Immediately after the place trials and 24 h later, probe trials were conducted to evaluate memory retention. The platform was removed from the pool and the mouse was placed in the opposite quadrant. Each mouse was allowed to swim 60 s and the time spent in each quadrant and the swim speed were recorded and analyzed. The data are expressed as the percent time spent in each of the four quadrants.

Statistical analysis

ELISAs, western blots and immunohistochemical assays were analyzed using one-way ANOVA followed by post hoc student-Newman-Keuls test. Behavioral studies were analyzed with two-way ANOVA with repeated measures followed by the Bonferroni Multiple Comparison Test using pair-wise comparisons. There were no missing data for the variables during the data analyses. Values of P<0.05 were considered statistically significant. GraphPad Prism 5 software (GraphPad Software, Inc., San Diego, CA) was used for all statistical analysis and graph generation. Animal numbers in each experimental group are listed in the figure legends. Biochemical assay data were expressed as mean±SD and behavioral data were expressed as mean±SEM.

Results

Isoflurane but not propofol significantly increased plasma S100β

S100β has been shown to be a useful biomarker for the detection of anesthetic-mediated neurodegeneration [10], [11]. As demonstrated in Fig. 1, exposure to 1.5% isoflurane for 6 h in P7 mice significantly increased plasma S100β levels compared to controls, while exposure to propofol for 6 h did not increase plasma S100β levels significantly.

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Figure 1. Isoflurane, but not propofol, significantly increases plasma S100β level in P7 mice.

Quantitation of ELISAs from the P7 cerebral cortex after 6(n = 6), propofol (n = 6), 30% oxygen (control, n = 6),or intralipid (vehicle, n = 7) revealed that S100β levels were only significantly increased after exposure to isoflurane. Data are expressed as mean±SD and were analyzed by one-way ANOVA followed by the student-Newman-Keuls post hoc test. **P<0.01 compared to control, #P<0.05 compared to propofol. Con (control), Veh (vehicle), Prop (propofol), Iso (isoflurane).

https://doi.org/10.1371/journal.pone.0099171.g001

Isoflurane induced greater apoptosis than propofol in the developing brain

Caspase-3 is cleaved during the process of apoptosis and the cleaved caspase-3 is a well accepted biomarker for cell death by apoptosis. We investigated the effects of exposure to isoflurane or propofol on cleaved caspase-3 in the cortex and hippocampus in 7 day-old mice. We found that while both isoflurane and propofol significantly increased cleaved caspase-3 levels in the cortex determined by Western blot (Fig. 2 A and B) and immunohistochemistry (Fig. 2 C–G), isoflurane was more potent than propofol. Similarly, immunohistochemical analysis of the hippocampal CA1 region (Fig. 3) showed that both isoflurane and propofol significantly increased cleaved caspase-3.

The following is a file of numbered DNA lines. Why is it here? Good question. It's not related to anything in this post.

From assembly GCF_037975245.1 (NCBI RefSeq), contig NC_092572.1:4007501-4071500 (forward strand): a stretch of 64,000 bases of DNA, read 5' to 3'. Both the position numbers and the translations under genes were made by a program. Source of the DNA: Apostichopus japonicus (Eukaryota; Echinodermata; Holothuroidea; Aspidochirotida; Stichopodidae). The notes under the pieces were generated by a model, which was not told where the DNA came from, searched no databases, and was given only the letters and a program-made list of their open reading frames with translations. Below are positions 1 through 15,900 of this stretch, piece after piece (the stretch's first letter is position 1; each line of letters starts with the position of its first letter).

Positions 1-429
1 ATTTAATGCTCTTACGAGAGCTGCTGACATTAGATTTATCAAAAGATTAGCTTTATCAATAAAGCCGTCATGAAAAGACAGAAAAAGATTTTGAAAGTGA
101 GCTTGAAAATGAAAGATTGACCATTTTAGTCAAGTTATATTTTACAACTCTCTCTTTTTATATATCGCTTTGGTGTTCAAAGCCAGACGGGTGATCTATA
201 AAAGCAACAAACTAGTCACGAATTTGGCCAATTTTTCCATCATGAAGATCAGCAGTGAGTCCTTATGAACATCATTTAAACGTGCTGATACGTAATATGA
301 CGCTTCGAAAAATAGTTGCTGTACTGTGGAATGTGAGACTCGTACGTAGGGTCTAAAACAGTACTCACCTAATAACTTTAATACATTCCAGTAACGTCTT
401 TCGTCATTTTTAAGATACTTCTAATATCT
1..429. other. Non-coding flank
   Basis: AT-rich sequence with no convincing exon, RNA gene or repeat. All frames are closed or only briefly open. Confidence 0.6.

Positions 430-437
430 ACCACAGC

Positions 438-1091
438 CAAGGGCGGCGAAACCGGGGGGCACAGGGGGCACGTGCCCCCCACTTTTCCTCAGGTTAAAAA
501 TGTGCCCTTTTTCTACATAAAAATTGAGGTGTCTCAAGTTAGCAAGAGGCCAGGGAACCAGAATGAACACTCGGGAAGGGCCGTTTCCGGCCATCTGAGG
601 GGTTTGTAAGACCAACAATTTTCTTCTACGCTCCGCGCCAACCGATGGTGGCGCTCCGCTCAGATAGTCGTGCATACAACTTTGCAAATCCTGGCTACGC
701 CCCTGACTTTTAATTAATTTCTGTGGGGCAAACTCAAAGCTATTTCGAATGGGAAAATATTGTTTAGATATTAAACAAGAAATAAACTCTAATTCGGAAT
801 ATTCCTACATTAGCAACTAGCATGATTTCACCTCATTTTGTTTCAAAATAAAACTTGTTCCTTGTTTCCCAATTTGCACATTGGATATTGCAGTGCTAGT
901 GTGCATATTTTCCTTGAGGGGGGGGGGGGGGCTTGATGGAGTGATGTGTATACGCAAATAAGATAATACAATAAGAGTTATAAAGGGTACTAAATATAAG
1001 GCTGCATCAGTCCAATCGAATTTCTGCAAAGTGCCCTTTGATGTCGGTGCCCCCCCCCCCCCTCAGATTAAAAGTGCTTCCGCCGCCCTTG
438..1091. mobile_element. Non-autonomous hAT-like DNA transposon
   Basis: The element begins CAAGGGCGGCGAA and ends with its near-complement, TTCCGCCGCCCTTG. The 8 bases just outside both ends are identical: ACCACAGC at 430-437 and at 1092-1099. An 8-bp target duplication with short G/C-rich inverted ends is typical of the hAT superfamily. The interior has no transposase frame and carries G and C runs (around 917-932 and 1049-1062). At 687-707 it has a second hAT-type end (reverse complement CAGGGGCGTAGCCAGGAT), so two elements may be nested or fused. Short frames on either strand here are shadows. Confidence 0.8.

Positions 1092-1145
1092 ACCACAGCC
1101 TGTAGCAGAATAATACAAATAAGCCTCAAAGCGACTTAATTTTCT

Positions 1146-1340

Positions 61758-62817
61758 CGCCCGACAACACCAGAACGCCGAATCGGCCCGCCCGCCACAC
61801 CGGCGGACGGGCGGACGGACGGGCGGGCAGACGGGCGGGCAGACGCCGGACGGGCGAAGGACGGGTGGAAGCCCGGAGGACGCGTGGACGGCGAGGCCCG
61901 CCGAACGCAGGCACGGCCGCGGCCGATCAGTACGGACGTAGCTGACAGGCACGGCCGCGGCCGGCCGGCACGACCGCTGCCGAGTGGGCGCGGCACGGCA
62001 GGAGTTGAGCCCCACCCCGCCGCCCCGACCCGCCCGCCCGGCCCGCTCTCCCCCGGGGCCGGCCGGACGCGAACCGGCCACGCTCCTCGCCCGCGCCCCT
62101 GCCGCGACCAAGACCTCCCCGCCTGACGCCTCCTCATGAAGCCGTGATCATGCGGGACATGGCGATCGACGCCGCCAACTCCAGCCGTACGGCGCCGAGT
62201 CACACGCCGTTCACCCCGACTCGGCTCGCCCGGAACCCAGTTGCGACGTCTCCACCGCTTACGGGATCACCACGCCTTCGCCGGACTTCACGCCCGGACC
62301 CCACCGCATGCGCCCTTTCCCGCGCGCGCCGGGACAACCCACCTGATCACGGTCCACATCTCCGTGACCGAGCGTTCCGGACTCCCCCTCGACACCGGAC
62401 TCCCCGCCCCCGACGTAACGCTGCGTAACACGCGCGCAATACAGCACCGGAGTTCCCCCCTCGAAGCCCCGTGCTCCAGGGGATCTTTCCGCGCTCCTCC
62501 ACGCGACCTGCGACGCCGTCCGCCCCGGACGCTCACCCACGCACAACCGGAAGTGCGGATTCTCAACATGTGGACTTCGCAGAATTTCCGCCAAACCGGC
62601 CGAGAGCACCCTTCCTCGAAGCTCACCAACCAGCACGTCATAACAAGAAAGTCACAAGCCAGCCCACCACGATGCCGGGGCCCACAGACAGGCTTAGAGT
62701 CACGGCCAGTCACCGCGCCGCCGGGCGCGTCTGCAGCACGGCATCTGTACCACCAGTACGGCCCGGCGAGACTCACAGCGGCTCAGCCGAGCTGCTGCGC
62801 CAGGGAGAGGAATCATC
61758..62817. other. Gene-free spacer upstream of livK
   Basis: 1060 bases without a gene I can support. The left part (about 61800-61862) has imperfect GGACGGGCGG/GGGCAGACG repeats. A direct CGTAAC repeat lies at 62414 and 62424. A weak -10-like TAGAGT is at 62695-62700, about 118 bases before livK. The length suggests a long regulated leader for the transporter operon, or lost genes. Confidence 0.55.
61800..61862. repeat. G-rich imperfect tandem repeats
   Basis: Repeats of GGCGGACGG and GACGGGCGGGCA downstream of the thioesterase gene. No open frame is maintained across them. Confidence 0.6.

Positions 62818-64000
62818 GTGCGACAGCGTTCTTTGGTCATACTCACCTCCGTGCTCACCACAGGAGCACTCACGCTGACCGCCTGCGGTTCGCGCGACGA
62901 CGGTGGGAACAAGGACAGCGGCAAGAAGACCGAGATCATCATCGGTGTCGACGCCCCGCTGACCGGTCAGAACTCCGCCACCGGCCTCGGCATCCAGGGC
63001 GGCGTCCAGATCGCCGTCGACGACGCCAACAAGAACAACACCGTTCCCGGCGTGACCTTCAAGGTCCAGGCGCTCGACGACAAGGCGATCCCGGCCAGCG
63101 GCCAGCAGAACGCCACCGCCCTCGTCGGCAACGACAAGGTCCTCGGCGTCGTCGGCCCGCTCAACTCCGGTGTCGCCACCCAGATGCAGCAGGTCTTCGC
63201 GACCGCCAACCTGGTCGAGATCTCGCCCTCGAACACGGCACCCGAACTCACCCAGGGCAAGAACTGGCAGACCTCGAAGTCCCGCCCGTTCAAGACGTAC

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Figure 2. Isoflurane induced significantly greater apoptosis than propofol in cortex of P7 mice.

(A) Representative western blot from cortex after exposures to isoflurane or propofol in P7 mice. (B) Quantification of the Western blots showed that though both isoflurane and propofol exposures significantly increased apoptosis in the cortex, isoflurane was more potent. (C) Image of the area sampled in the cortex (white rectangle) for cleaved-caspase-3 positive cells. Scale bar = 600 µm. (D and E) Examples of cortical images from control and vehicle groups, respectively. Scale bar = 50 µm. (F and G) Examples of caspase-3 positive cells (red stained, white arrows) in the cortex of P7 mice exposed to isoflurane and propofol, respectively. Scale bar = 50 µm. (H) Quantitation of the number of caspase-3 positive cells per area from the various experimental groups showed that both isoflurane and propofol significantly increased apoptosis in the cortex and that isoflurane had a significantly greater effect than propofol. All Western blot assay data are expressed as mean±SD (n = 6 in each group, 4 replicates per animal) and were analyzed by one-way ANOVA followed by Newman-Keuls post hoc test. The immunohistochemical data are expressed as number per area and analyzed by one-way ANOVA followed by Newman-Keuls post hoc test, mean+SE (n = 6 in each group, 3 sections per animal). ** P<0.01 compared to control or vehicle respectively, # P<0.05 compared to the propofol group. Con (control), Veh (vehicle), Prop (propofol), Iso (isoflurane).

https://doi.org/10.1371/journal.pone.0099171.g002

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Figure 3. Isoflurane and propofol induced apoptosis in the hippocampal CA1 region of P7 mice.

(A) Are of the hippocampal CA1 region sampled is demonstrated with the white rectangle. Scale bar = 600 µm. (B and C). Representative images of the hippocampal CA1 region from control and vehicle control groups, respectively. Scale bar = 50 µm. (D and E). Examples of caspase-3 positive cells (red stained, white arrows) are demonstrated in the hippocampal CA1 region after isoflurane or propofol treatments, respectively. Scale bar = 50 µm. (F) Quantitation of the caspase-3 positive cells per mm2 from the experimental groups showed that both isoflurane and propofol significantly increased apoptosis in the hippocampus compared to the control groups. Data are expressed as mean+SE (n = 6 in each group, 3 sections per animal) and were analyzed by one-way ANOVA followed by Newman-Keuls post hoc test. ** P<0.01 compared to control or vehicle respectively.

https://doi.org/10.1371/journal.pone.0099171.g003